Friday, May 17 2013 9:05 PM EDT2013-05-18 01:05:04 GMT
The Southwest Louisiana Tea Party movement began picking up steam in 2009 as members from throughout the five parish area began gathering for rallies and becoming more visible and involved in local governmentMore >>
The Southwest Louisiana Tea Party movement began picking up steam in 2009 as members from throughout the five-parish area began gathering for rallies and becoming more visible and involved in local government and the political scene.More >>
Friday, May 17 2013 8:55 PM EDT2013-05-18 00:55:58 GMT
An arrest has been made in the 1962 death of Mary Horton Vail. Vail was found dead in the Calcasieu River in October 1962, her husband, Felix Vail, claimed she was the victim of a boating accident. TheMore >>
Mary Horton Vail was found dead in the Calcasieu River in October 1962. Her husband, Felix Vail, claimed she was the victim of a boating accident.More >>
Friday, May 17 2013 6:17 PM EDT2013-05-17 22:17:04 GMT
Friday marks the anniversary of the first woman reported missing in the Jeff Davis Eight case. On May 17, 2005, 28-year-old Loretta Chaisson Lewis went missing. Three days later, her body was found floatingMore >>
Friday marks the anniversary of the first woman reported missing in the Jeff Davis Eight case.More >>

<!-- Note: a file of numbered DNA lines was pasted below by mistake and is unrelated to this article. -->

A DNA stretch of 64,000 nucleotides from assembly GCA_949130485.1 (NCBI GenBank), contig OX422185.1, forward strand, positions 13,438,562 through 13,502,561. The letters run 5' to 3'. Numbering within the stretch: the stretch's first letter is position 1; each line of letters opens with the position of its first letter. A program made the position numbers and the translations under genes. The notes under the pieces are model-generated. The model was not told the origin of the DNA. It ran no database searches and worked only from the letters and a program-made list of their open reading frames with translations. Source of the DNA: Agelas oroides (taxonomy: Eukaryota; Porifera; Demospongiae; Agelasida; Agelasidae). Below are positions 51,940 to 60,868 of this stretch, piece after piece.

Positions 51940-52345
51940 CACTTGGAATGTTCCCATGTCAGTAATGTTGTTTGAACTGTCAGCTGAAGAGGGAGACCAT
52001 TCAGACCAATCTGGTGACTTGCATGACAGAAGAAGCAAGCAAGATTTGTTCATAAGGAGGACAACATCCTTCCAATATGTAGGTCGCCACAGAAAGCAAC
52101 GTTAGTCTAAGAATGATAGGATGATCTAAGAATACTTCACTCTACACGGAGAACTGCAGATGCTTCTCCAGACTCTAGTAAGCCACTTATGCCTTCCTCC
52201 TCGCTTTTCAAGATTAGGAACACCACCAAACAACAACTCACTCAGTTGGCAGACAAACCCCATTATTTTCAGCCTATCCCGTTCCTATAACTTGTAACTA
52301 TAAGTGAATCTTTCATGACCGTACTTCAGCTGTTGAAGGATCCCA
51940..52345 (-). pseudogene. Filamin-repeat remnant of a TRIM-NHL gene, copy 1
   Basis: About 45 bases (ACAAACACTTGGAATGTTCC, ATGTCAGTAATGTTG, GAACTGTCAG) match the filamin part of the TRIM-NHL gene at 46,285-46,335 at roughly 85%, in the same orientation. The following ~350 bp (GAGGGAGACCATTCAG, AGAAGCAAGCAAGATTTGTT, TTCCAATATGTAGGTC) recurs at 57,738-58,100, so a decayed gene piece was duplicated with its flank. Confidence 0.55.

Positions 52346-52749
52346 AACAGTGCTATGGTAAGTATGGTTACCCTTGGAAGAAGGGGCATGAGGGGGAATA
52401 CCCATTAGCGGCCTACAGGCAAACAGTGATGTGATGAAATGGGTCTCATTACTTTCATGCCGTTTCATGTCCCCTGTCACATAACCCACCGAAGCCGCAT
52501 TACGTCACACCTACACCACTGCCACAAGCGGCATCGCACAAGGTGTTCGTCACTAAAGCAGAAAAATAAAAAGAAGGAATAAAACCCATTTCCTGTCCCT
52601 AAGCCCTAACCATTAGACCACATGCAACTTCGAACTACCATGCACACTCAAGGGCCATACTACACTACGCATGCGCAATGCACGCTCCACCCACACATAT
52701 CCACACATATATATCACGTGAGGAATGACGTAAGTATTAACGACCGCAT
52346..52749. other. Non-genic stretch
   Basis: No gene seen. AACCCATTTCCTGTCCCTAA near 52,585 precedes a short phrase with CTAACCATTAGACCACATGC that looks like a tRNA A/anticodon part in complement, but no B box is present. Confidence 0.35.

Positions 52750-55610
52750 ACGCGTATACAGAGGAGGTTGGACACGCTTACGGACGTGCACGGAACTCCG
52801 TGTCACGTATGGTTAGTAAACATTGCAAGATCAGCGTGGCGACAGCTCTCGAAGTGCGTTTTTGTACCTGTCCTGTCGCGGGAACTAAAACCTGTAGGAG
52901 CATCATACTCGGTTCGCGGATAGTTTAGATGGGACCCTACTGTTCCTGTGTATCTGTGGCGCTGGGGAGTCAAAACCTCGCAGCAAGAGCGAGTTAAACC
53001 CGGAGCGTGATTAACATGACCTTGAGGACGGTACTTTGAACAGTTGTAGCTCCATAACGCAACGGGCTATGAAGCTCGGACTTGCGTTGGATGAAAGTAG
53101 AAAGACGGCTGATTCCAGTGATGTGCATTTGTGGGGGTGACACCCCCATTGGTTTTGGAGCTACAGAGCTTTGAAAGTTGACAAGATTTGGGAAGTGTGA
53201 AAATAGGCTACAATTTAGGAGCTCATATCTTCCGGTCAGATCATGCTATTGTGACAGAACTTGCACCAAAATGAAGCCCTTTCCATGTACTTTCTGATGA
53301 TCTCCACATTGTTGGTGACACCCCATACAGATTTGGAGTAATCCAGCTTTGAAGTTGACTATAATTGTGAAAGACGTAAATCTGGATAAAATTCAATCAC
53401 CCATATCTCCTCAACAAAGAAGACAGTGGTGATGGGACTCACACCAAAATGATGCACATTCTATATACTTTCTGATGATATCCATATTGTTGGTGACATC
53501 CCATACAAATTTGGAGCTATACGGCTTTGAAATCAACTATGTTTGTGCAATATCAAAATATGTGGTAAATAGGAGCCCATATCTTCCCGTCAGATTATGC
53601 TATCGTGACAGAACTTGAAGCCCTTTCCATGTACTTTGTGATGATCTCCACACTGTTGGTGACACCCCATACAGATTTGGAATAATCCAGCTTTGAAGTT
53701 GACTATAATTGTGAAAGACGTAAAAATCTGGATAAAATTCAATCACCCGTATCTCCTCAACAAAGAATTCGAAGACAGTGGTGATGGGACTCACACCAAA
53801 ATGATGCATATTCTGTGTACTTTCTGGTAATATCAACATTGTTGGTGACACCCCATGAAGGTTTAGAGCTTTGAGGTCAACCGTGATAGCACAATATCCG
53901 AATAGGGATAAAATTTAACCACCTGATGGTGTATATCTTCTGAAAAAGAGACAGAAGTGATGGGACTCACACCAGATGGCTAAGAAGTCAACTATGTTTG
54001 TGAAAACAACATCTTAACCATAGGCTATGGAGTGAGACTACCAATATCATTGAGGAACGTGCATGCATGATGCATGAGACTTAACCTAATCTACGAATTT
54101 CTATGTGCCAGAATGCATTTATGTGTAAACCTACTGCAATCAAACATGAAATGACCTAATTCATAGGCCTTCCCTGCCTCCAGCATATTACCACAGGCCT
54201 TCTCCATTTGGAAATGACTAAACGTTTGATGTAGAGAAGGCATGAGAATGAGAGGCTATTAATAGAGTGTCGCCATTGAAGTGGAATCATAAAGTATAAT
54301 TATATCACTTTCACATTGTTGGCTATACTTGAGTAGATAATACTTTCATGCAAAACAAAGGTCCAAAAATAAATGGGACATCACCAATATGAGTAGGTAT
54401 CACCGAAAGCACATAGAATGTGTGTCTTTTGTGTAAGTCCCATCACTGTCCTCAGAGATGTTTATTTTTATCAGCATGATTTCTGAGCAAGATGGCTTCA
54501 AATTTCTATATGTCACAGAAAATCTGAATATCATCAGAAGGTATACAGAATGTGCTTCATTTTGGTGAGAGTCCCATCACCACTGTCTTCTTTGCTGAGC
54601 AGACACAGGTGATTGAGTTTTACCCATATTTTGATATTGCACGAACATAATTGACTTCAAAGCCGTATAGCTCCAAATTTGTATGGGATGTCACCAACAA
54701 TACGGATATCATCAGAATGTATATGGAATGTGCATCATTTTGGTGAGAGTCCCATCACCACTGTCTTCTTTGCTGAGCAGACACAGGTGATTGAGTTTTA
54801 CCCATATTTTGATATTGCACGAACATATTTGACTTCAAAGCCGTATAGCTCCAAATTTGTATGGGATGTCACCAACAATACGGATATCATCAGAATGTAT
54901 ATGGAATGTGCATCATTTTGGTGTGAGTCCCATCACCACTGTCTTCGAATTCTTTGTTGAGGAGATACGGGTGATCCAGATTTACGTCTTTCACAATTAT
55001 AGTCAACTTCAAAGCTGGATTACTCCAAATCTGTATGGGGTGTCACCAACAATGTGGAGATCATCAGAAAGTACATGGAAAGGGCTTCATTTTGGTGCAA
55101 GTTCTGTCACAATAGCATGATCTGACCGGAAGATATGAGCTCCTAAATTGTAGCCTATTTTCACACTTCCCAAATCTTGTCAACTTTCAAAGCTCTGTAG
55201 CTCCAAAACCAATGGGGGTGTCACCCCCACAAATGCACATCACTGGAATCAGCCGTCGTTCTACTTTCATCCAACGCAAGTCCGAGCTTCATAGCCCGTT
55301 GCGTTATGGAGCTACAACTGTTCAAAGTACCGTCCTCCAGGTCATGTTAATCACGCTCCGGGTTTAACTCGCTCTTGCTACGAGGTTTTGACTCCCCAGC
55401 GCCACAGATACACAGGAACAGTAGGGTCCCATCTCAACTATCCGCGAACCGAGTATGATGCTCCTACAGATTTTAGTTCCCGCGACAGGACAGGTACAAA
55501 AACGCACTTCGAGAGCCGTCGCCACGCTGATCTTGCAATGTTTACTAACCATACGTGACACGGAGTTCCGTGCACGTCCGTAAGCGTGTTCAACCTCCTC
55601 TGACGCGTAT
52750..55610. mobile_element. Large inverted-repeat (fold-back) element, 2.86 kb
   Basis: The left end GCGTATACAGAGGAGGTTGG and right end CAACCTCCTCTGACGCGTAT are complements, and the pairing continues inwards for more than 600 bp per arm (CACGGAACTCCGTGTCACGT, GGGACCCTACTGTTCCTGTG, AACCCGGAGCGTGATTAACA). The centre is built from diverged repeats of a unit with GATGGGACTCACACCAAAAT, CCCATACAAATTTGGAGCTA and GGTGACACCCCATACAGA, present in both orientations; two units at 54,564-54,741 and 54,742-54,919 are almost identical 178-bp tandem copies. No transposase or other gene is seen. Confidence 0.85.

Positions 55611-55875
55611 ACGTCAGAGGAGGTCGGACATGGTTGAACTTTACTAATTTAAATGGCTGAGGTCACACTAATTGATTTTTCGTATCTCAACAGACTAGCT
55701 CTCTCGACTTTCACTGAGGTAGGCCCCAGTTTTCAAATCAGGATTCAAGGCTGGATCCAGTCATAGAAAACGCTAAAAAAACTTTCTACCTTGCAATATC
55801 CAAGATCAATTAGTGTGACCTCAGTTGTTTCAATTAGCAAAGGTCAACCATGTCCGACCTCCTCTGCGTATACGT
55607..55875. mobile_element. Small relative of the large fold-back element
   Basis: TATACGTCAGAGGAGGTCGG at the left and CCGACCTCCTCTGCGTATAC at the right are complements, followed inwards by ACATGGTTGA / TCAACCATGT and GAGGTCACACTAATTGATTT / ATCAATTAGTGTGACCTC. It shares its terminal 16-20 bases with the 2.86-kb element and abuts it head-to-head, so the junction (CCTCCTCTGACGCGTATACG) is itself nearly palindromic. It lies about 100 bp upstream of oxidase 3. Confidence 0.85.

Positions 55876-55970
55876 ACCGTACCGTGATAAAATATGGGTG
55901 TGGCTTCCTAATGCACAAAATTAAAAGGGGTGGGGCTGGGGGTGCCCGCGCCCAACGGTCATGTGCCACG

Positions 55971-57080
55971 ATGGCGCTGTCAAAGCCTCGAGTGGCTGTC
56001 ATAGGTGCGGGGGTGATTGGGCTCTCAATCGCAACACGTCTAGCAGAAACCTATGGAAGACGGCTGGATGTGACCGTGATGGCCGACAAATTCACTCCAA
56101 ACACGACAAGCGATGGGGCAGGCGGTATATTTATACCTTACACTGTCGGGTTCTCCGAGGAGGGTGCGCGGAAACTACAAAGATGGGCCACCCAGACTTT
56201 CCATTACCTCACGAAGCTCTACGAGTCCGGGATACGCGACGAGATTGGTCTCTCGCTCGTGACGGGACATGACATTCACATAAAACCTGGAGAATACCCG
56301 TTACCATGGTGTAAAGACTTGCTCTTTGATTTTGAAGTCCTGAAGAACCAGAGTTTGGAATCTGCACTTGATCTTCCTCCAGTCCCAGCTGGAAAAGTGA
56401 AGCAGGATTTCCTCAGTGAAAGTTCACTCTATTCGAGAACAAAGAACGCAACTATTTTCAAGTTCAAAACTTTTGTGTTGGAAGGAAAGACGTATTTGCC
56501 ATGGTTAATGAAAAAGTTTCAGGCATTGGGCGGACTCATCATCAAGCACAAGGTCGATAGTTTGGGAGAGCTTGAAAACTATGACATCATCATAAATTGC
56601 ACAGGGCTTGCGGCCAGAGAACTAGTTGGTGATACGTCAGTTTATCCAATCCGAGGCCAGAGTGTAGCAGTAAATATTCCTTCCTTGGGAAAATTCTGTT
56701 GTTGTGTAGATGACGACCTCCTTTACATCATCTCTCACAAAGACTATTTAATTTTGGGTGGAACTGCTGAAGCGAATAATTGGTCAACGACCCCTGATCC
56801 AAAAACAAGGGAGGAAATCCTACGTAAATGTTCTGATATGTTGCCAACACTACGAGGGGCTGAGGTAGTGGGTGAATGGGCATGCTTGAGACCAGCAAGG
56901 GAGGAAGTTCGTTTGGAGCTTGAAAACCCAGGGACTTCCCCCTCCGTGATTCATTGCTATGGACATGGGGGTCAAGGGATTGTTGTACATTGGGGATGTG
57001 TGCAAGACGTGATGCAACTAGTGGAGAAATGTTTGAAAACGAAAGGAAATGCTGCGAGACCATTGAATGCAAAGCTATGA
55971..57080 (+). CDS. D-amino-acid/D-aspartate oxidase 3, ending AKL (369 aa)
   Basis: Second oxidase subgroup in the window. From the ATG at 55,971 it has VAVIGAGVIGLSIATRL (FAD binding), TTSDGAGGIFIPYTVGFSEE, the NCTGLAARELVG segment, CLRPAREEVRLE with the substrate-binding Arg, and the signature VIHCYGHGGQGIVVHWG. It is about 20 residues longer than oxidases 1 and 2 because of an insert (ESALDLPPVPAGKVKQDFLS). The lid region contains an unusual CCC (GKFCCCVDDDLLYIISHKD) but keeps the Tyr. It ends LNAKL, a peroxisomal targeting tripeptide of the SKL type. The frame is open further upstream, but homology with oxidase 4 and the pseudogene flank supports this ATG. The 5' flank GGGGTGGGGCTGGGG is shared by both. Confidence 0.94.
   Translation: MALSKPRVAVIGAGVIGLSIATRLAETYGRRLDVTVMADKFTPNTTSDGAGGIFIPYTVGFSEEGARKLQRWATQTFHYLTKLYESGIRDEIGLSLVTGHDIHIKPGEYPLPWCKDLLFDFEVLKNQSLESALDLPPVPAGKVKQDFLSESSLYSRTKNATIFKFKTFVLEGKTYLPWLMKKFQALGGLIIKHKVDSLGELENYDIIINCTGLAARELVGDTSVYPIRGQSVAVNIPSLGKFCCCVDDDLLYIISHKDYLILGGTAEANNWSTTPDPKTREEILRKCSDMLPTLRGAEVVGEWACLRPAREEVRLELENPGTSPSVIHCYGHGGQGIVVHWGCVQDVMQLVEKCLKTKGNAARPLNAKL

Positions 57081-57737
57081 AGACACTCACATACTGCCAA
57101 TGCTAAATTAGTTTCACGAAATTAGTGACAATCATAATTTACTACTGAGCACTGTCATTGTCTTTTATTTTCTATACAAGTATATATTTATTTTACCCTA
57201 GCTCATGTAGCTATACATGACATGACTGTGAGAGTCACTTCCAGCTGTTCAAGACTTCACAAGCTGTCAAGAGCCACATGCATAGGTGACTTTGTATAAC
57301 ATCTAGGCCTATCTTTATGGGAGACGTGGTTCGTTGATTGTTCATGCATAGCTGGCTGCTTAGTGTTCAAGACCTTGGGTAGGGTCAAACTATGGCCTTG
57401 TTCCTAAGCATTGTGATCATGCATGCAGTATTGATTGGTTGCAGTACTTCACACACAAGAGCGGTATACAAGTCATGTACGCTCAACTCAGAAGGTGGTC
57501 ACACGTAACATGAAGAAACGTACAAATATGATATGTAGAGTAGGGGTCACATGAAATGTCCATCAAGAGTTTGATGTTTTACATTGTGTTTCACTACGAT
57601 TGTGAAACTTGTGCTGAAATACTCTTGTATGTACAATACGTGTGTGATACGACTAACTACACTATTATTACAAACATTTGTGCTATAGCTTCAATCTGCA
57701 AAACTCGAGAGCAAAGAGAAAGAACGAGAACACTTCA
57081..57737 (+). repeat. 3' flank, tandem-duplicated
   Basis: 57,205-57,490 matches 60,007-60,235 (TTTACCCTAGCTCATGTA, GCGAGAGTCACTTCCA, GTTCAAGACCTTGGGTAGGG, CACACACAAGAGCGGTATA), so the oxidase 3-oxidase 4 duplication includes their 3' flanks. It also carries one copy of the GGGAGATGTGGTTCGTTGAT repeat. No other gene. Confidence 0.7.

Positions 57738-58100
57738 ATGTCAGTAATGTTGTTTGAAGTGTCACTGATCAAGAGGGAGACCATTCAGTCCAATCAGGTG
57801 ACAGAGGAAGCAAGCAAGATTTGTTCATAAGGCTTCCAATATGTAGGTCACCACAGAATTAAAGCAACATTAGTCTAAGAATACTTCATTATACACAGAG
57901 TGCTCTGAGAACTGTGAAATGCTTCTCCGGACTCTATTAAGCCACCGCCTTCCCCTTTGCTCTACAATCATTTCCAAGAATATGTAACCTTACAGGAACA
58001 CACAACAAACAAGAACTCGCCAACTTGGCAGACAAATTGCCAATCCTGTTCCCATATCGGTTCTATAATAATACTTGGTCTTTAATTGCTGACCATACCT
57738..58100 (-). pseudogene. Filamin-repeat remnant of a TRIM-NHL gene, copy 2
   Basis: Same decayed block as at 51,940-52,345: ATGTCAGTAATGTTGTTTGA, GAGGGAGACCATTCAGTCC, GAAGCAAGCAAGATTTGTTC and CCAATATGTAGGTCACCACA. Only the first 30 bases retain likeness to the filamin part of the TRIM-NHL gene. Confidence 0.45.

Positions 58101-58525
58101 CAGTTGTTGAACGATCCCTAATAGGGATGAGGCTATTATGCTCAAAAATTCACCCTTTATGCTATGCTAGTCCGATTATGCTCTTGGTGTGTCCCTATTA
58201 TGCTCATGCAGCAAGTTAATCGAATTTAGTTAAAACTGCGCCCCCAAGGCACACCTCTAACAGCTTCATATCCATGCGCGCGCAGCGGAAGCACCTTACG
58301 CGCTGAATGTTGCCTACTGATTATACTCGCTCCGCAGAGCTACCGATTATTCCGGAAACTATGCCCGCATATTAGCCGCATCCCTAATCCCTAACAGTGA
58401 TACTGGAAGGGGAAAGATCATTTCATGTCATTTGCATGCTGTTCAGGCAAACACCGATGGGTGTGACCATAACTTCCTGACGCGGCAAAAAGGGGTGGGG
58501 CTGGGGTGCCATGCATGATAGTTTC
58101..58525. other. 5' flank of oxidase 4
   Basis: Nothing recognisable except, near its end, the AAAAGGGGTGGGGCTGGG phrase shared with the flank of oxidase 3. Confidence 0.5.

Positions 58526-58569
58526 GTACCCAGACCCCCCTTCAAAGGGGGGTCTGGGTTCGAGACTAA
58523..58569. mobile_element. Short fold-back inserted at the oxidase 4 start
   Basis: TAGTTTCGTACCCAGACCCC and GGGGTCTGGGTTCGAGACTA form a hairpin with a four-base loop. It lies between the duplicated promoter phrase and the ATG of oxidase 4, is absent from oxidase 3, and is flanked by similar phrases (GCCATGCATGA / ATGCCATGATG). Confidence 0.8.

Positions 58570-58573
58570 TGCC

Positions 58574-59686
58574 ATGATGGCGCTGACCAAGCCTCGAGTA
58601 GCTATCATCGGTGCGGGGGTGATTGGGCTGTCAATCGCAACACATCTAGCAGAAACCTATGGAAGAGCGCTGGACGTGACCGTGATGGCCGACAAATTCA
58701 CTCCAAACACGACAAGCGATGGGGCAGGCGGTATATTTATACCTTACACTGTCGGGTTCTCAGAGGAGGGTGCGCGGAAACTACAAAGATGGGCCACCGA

Friday, May 17 2013 5:47 PM EDT2013-05-17 21:47:38 GMT
More than 825 students - the largest graduating class in McNeese State University history - are expected to receive degrees at the university's spring commencement ceremony at 10 a.m. Saturday, May 18,More >>
More than 825 students - the largest graduating class in McNeese State University history - are expected to receive degrees at the university's spring commencement ceremony at 10 a.m. Saturday at Burton Coliseum.More >>
Friday, May 17 2013 5:44 PM EDT2013-05-17 21:44:31 GMT
In an area prone to hurricanes, flood insurance is important for Louisiana residents. Calcasieu Parish became a part of the National Flood Insurance program in 1978. By participating in the program,More >>
As a way to continue offering flood insurance, Congress passed the Biggert Waters Act in 2012. More >>
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The following is a Press Release from the U.S. Department of the Interior:
Secretary of the Interior Ken
Salazar and Director of the U.S. Fish and Wildlife Service Dan Ashe announced
that the Migratory Bird Conservation Commission has approved more than $1.3
million from the Migratory Bird Conservation Fund to protect an estimated 1,368
acres of waterfowl habitat on three units of the National Wildlife Refuge
The commission also approved more
than $25 million in federal grants through the North American Wetlands
Conservation Act (NAWCA) to support public-private partnership activities that
will conserve more than 144,000 acres of wetlands and associated habitats in
the United States and Canada.
"With these acquisitions and
grants, we are strengthening our wetlands protection though the National
Wildlife Refuge System and in other key waterfowl and wildlife habitat
throughout North America," Salazar said. "Thanks to the contributions of
hunters and others who purchase Duck Stamps, our National Wildlife Refuge
System continues to the best in the world and keeps important habitat ‘open for
business' for our nation's wildlife."
"Wetlands are vital landscapes
for our nation's birds and other wildlife who rest, feed and breed there
throughout the year," said Ashe. "In addition to benefiting wildlife, wetlands